Income generation to offset savings is a stated aim of Highland Council’s new budget strategy, with more than £2m earmarked to come from community services.
Councillors agreed that a 3% increase should be applied each year for the next three years to cremation fees, burial fees, commercial refuse collection, bulky uplifts, fish export certificates and the sale of lairs and foundations.
Harbour dues will go up by 4% each year, and ferry dues by 3%.
The councillors also agreed to put up fares on the Corran ferry by 3% a year sparking anger from Lochaber councillor Andrew Baxter, whose protests fell on deaf ears.
He said: “The Administration forced through their 3% increase on all fares on the Corran Ferry. They weren’t prepared ahead of the meeting to listen to a range of other options, including the idea of charging £1 for foot passengers on the ferry.
“There is local support for a flat charge for foot passengers, and that was my amendment today but they weren’t prepared to accept that, I don’t know why.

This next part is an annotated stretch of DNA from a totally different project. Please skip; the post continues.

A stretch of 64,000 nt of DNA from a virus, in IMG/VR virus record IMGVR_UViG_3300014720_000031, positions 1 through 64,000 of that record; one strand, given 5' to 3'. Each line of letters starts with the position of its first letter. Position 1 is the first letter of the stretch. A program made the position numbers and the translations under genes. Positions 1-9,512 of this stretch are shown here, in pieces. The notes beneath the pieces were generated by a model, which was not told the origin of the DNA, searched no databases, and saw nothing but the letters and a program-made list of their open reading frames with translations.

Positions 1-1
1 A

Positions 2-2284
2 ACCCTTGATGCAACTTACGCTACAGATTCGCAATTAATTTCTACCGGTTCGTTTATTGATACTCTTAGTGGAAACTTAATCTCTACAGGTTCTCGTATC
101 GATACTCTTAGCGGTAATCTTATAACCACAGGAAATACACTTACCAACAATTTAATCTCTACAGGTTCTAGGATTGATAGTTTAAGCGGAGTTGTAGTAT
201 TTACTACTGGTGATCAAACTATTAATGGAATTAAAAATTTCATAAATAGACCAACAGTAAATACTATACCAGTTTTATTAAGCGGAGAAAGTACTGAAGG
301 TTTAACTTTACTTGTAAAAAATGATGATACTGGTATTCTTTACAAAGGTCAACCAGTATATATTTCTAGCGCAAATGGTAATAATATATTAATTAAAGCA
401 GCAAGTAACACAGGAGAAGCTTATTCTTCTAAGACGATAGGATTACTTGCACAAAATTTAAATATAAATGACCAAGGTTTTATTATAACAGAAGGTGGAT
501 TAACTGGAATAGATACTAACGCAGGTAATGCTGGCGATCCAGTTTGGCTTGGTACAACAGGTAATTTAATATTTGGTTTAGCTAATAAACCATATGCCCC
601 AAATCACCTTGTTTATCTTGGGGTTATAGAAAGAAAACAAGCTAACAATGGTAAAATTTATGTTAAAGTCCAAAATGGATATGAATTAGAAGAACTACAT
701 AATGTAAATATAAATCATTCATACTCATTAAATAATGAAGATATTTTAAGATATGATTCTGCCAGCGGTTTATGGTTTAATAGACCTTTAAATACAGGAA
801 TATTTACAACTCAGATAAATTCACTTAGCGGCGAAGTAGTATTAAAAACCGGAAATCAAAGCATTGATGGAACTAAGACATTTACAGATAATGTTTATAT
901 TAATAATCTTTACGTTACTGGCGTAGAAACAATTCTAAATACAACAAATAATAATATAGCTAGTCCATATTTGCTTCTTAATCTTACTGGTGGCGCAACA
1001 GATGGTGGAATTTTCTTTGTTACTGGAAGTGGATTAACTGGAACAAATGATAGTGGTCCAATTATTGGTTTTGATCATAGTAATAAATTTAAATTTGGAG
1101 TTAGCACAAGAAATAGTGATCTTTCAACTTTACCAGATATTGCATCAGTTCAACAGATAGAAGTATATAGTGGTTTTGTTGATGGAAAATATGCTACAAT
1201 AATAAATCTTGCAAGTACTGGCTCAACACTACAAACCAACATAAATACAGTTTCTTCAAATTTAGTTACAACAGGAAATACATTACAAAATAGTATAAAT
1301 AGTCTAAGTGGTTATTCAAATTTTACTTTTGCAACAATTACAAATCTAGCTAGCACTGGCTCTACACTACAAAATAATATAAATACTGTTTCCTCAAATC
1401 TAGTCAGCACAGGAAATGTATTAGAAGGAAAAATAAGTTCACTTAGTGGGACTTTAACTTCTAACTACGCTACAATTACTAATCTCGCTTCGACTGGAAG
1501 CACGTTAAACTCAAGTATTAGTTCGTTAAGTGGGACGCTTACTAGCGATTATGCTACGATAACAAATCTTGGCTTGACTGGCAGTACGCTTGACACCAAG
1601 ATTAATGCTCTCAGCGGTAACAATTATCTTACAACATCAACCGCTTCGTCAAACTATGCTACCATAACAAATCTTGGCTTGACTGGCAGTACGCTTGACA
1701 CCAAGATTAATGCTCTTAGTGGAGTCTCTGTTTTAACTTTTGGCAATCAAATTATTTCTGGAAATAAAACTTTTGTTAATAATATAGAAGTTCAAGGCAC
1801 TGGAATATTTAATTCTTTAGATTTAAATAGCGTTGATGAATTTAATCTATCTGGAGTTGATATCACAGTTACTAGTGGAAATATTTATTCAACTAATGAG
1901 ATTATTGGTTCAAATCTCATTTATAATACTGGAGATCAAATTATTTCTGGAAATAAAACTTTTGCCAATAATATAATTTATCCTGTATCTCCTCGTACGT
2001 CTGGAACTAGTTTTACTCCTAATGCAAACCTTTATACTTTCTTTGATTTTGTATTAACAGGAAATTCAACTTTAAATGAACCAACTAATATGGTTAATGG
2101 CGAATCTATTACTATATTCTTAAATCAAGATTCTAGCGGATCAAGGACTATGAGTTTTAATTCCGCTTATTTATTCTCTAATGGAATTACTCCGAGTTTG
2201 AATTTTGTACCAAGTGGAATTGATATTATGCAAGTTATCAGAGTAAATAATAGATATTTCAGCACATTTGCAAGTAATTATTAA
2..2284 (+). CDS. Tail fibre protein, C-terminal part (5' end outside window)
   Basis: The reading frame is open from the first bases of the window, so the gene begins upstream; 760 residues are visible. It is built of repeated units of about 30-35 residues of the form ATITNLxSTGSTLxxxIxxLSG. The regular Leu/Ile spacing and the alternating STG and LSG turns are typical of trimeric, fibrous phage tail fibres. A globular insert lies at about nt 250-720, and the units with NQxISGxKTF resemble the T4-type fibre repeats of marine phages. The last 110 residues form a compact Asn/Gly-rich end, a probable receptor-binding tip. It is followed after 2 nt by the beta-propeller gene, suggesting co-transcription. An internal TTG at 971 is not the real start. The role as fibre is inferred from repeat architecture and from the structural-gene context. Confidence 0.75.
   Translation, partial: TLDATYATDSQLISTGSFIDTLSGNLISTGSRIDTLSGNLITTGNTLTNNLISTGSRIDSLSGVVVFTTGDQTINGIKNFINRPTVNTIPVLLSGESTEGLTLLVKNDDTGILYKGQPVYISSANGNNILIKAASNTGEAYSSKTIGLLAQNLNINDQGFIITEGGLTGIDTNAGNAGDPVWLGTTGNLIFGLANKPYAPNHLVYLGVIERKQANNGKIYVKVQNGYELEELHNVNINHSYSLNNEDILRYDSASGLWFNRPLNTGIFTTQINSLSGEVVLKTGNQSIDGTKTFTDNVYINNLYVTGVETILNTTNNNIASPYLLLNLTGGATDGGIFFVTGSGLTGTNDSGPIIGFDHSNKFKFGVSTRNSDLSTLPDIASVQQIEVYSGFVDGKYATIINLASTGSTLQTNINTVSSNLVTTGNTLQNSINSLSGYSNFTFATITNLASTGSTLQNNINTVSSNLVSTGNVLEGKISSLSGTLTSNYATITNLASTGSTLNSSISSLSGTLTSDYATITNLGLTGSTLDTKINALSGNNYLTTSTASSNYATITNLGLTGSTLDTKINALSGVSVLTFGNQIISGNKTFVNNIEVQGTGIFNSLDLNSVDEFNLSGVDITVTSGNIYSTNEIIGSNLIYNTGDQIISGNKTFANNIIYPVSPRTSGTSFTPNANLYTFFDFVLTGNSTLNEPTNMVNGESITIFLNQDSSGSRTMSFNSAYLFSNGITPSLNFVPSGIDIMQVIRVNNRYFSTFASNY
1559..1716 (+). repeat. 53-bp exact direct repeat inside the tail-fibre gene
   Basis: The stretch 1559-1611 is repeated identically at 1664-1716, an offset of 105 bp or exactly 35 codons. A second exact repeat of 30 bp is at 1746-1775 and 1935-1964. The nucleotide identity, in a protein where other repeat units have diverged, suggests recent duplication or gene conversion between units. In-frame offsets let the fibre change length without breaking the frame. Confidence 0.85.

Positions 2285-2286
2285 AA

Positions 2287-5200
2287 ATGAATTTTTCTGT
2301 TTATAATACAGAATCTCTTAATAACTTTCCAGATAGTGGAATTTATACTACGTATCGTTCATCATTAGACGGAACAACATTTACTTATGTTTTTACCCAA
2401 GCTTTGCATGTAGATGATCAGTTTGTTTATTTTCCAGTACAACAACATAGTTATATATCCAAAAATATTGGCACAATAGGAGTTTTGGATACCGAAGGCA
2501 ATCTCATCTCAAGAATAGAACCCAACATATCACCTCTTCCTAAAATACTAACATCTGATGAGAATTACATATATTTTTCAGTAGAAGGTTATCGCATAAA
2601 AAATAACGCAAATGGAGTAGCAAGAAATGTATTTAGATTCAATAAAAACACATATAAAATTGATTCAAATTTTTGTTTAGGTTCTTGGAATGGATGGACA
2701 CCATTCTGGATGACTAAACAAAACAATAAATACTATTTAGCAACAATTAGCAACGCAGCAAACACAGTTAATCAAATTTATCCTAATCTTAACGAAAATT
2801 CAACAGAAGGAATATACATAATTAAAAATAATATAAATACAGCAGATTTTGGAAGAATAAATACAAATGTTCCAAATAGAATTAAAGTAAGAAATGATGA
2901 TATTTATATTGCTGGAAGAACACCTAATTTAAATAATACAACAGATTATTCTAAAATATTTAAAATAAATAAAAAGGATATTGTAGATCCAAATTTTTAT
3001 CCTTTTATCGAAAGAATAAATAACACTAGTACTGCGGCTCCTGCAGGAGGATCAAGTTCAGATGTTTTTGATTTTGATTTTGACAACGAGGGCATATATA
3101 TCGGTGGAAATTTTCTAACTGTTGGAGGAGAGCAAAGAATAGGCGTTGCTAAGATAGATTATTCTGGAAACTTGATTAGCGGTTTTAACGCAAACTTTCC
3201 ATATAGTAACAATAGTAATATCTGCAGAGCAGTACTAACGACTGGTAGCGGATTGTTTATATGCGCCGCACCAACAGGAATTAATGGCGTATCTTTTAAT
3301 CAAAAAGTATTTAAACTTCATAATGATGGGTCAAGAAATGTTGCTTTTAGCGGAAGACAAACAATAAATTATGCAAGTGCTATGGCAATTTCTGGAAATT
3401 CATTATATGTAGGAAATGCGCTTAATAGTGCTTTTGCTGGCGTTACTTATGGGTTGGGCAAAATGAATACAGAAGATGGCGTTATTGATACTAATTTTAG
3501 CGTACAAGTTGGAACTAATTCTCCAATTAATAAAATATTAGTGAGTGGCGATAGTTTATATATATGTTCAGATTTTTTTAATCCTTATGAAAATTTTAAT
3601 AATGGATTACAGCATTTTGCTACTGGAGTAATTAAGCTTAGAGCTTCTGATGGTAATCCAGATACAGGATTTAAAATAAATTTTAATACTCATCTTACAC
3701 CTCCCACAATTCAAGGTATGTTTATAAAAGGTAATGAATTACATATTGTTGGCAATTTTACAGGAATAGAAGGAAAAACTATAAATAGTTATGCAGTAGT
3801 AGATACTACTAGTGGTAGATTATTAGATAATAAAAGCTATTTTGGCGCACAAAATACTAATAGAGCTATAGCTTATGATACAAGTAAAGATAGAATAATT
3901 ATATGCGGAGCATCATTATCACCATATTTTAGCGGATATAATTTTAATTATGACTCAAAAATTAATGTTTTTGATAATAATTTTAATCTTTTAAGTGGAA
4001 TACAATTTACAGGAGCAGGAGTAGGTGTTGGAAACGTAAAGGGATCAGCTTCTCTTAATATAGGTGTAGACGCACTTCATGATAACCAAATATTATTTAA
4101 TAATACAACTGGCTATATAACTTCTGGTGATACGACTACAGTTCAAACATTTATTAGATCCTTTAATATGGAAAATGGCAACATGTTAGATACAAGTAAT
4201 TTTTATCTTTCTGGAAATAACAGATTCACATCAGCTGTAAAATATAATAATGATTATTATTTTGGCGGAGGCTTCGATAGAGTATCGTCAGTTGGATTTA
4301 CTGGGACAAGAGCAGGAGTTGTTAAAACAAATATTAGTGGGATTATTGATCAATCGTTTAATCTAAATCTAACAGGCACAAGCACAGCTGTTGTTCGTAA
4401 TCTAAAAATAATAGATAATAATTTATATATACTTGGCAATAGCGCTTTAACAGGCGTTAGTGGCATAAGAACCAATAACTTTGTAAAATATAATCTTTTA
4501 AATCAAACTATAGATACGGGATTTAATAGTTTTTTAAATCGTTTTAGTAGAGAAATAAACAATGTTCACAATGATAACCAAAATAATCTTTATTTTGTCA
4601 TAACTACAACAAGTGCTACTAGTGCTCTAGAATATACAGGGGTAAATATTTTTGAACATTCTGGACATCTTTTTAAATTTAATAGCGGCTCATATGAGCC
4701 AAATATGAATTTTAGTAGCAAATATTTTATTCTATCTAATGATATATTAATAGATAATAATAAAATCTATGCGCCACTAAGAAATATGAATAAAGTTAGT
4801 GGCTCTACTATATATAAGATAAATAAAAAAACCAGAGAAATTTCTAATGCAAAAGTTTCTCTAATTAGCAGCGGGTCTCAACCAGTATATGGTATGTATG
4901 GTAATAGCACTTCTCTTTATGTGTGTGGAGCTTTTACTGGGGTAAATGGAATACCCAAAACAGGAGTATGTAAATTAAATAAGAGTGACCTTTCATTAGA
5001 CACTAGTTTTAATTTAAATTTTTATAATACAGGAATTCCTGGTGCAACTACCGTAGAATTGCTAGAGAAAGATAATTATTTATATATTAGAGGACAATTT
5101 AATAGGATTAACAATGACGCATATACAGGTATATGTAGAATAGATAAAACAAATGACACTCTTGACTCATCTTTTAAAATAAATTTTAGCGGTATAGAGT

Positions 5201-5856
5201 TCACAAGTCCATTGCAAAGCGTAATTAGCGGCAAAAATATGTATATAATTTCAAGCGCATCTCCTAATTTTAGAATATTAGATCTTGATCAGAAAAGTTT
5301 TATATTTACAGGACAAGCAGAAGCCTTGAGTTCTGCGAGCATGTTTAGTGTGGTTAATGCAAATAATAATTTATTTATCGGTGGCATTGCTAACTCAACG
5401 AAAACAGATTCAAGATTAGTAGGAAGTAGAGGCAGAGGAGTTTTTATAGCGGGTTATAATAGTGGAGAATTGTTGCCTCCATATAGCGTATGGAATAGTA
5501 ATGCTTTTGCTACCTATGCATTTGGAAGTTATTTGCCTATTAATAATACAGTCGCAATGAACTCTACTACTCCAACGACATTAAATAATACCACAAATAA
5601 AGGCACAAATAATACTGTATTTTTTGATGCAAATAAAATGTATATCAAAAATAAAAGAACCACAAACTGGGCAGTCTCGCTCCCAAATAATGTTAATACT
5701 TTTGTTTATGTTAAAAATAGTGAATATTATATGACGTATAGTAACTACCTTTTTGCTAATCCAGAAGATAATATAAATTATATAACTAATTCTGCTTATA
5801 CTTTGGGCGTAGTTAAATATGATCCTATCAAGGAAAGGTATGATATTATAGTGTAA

“I’ve campaigned on this consistently during the life of this council, as have members of the community, officers from this council have gone out to meet them and all these suggestions have come up, they’ve been raised by me and other Lochaber councillors time and time again and we get no further forward.
“The simple answer is, we need to raise additional income so let’s just stick 3% on the Corran Ferry and not look at how that impacts on certain groups of passengers or how we can do it differently.
“The fare’s going up to £8.50 from £8.20 for a single ticket. I’ve sat there during a busy period in the summer and watched visitors come down the slipway, see the price, turn round and head off.”
Mr Baxter said feelings are running high in affected local communities.
He said: “It would not surprise me if there were demonstrations at the ferry and I hear some communities over there talking about a legal challenge to the council in terms of equality assessment.”